Sometimes movies have great clothes, and sometimes great clothes are stuck in lousy movies. Here are what we consider the most iconic movie dresses of all time.
Ideally, costumes should seamlessly integrate into a movie. There might be an, “Oh, wow, what an amazing dress!” moment, but the dress shouldn’t overwhelm the story. Then again, some dresses are worth the streaming rental fee all by themselves. Here’s our list of the most iconic movie dresses of all time.
Who among us hasn’t eyed grandma’s moiré or velvet window coverings without at least a passing thought of pulling them down and turning them into an epic gown? Vivien Leigh made green velvet drapes adorned with golden tassels look like a million bucks in Gone with the Wind. Perhaps even more memorable was Carol Burnett’s version, with the drapery rod still installed.
Because she was Audrey Hepburn, okay? If you must have specifics, how about the black and white Ascot dress and the ball gown from My Fair Lady? And another black-and-white piece of perfection, the gown from Sabrina? Or the black evening dress in Breakfast at Tiffany’s? Audrey Hepburn could turn a white shirt, black ankle pants, and ballet flats into goddess-wear. Because she was Audrey Hepburn.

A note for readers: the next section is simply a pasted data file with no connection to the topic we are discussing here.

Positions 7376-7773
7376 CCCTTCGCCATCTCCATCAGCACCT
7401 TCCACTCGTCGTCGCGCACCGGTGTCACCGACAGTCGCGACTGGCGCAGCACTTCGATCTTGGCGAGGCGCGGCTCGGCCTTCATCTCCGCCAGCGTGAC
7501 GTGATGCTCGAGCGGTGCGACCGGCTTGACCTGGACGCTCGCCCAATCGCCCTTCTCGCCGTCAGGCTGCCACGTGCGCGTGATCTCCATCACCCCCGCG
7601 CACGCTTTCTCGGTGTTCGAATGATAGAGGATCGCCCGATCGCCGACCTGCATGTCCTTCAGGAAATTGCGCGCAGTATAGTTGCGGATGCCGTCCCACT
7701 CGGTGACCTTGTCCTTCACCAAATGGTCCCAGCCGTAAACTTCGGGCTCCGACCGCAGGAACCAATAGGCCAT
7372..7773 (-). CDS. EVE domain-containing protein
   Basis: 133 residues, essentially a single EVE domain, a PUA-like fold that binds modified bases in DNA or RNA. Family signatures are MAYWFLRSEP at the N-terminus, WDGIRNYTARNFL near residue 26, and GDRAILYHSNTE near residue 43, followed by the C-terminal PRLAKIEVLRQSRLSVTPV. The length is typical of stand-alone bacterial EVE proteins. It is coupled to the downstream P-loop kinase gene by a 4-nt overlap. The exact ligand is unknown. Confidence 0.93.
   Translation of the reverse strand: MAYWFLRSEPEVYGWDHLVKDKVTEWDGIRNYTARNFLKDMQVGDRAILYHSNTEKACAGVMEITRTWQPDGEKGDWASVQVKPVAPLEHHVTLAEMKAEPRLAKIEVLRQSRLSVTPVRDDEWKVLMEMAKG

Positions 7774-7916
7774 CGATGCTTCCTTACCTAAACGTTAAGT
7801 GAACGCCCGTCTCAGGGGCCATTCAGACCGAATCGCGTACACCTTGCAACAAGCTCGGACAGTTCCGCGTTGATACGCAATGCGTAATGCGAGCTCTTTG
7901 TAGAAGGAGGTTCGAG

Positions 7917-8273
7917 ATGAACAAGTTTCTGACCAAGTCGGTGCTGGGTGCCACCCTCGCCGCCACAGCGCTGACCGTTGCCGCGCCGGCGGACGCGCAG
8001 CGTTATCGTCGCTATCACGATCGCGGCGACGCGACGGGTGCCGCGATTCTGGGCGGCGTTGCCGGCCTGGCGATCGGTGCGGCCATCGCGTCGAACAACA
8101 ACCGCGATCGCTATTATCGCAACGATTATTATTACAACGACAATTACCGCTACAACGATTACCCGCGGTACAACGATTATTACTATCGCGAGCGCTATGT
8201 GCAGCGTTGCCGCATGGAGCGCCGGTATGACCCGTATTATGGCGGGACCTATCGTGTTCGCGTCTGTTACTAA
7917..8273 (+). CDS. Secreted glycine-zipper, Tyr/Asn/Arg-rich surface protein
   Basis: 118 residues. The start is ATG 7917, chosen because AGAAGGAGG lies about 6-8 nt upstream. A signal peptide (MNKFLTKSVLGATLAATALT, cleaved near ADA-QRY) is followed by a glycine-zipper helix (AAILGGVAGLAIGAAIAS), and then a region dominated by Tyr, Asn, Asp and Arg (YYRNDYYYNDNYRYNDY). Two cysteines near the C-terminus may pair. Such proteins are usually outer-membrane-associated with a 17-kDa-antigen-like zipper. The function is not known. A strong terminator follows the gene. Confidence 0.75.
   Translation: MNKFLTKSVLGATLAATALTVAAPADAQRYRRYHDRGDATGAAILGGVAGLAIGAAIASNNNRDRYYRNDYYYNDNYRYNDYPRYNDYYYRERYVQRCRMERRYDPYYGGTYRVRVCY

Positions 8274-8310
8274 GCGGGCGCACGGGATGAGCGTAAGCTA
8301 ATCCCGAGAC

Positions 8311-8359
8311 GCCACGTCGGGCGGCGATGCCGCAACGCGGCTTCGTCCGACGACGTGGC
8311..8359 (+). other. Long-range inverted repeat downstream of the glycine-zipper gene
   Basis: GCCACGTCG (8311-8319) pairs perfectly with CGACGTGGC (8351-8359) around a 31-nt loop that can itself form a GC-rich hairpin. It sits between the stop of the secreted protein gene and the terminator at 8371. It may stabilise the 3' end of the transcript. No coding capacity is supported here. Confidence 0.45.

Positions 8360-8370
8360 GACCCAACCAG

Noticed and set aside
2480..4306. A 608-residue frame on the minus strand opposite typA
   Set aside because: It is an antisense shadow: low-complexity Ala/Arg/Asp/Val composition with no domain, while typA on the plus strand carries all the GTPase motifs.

We admit we can barely call this a dress, but men have been replaying the Jabba the Hutt scene for forty years or so. That says iconic. This outfit haunted Carrie Fischer for the rest of her career, but it made up for that cinnamon bun hairdo.
The actress hated the dress, as it turns out. But those pink polka dots were nothing if not memorable. Inspiration for many prom dress styles through the decades seems to have come from movies. Prom girls went for the big floof after Cinderella, but back in the ’70s, Carrie dampened enthusiasm for spaghetti straps—pretty much for good.
Where’d that breeze come from? Isn’t that delicious? Even people who have never watched The Seven Year Itch still know about that dress and the iconic shot of Marilyn holding it down as the wind from the subway blasts up through the sidewalk grate. The dress was allegedly the catalyst for a divorce-inducing fight between Monroe and her soon-to-be-ex-husband Joe DiMaggio.
Reese Witherspoon’s pink suit from Legally Blonde; Debra Kerr’s ginormous gold satin ballgown in The King and I; Leslie Caron’s out-on-the-town gown with the black feathers on the shoulders from Gigi; and, of course, Judy Garland’s gingham Dorothy dress from The Wizard of Oz all deserve a place on the list of the most iconic movie dresses of all time. Let the discussions and suggestions for other worthy candidates begin.
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